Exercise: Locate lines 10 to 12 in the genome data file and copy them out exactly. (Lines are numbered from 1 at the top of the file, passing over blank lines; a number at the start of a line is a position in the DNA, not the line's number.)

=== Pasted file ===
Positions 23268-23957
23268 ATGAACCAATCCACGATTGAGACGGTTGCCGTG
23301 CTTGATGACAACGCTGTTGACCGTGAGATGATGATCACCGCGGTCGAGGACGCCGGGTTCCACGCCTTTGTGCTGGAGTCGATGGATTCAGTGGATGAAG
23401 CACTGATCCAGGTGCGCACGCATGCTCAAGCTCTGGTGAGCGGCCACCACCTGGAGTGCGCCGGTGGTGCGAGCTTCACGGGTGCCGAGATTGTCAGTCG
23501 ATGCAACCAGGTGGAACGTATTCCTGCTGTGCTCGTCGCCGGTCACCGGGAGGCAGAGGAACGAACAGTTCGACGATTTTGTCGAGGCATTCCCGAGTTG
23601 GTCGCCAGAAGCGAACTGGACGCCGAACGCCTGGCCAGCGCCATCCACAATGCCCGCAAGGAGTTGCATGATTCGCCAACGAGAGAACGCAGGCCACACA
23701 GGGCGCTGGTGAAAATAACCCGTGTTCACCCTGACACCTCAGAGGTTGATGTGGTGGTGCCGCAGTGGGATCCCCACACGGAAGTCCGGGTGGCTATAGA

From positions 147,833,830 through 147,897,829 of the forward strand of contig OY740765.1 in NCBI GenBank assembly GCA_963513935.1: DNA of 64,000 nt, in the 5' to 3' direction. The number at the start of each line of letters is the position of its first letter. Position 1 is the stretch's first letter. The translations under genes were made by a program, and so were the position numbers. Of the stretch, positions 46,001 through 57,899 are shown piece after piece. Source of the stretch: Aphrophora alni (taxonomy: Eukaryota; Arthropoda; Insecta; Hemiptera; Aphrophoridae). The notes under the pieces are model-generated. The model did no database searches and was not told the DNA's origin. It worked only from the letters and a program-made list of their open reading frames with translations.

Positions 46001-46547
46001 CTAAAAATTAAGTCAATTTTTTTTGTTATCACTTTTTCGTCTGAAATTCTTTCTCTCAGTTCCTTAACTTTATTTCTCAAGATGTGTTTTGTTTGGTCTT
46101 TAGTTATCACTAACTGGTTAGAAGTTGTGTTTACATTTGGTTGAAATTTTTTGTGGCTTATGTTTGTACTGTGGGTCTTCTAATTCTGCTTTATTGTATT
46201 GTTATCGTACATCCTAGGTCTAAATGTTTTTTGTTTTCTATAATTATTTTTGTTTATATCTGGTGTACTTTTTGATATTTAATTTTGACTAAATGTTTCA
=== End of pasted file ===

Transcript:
46001 CTAAAAATTAAGTCAATTTTTTTTGTTATCACTTTTTCGTCTGAAATTCTTTCTCTCAGTTCCTTAACTTTATTTCTCAAGATGTGTTTTGTTTGGTCTT
46101 TAGTTATCACTAACTGGTTAGAAGTTGTGTTTACATTTGGTTGAAATTTTTTGTGGCTTATGTTTGTACTGTGGGTCTTCTAATTCTGCTTTATTGTATT
46201 GTTATCGTACATCCTAGGTCTAAATGTTTTTTGTTTTCTATAATTATTTTTGTTTATATCTGGTGTACTTTTTGATATTTAATTTTGACTAAATGTTTCA